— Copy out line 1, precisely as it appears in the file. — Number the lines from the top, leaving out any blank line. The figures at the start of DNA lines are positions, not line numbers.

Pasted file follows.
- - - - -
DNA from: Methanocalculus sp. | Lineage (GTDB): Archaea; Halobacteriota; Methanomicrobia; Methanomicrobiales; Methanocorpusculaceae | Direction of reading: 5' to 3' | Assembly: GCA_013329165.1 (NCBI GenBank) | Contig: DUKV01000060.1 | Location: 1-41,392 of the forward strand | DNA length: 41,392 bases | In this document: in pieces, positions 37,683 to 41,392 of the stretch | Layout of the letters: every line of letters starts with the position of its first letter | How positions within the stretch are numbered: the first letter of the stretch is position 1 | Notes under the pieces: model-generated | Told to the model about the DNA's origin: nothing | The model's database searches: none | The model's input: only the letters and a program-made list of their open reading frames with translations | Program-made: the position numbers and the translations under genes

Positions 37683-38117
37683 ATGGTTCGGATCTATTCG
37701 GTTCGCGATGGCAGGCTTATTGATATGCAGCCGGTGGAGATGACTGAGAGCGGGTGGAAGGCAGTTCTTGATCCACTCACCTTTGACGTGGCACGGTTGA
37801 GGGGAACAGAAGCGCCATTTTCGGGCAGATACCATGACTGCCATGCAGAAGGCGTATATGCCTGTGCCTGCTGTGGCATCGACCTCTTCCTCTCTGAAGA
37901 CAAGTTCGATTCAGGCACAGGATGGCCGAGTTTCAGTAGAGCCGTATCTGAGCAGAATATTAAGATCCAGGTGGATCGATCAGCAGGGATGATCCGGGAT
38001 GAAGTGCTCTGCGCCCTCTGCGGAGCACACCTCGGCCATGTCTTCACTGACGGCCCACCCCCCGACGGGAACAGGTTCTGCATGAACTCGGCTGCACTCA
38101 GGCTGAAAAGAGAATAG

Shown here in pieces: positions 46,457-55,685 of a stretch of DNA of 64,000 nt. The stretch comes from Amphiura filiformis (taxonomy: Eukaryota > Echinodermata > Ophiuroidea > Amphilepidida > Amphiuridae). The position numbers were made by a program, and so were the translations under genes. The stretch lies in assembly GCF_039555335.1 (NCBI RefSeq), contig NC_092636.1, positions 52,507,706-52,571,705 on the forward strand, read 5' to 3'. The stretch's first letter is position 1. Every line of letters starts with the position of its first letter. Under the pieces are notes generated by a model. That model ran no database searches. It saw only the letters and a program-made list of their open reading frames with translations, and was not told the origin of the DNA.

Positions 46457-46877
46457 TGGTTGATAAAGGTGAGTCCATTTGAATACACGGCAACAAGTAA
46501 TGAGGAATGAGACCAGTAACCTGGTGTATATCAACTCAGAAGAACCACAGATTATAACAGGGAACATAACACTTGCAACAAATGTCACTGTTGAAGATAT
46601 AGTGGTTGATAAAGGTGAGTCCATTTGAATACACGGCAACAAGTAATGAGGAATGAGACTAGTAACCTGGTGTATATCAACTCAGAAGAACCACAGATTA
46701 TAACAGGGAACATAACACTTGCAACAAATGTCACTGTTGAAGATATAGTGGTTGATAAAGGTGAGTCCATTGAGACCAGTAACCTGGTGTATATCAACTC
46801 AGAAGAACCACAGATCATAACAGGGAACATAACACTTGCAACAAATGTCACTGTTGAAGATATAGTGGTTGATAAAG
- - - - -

DNA from: Methanocalculus sp. | Lineage (GTDB): Archaea; Halobacteriota; Methanomicrobia; Methanomicrobiales; Methanocorpusculaceae | Direction of reading: 5' to 3' | Assembly: GCA_013329165.1 (NCBI GenBank) | Contig: DUKV01000060.1 | Location: 1-41,392 of the forward strand | DNA length: 41,392 bases | In this document: in pieces, positions 37,683 to 41,392 of the stretch | Layout of the letters: every line of letters starts with the position of its first letter | How positions within the stretch are numbered: the first letter of the stretch is position 1 | Notes under the pieces: model-generated | Told to the model about the DNA's origin: nothing | The model's database searches: none | The model's input: only the letters and a program-made list of their open reading frames with translations | Program-made: the position numbers and the translations under genes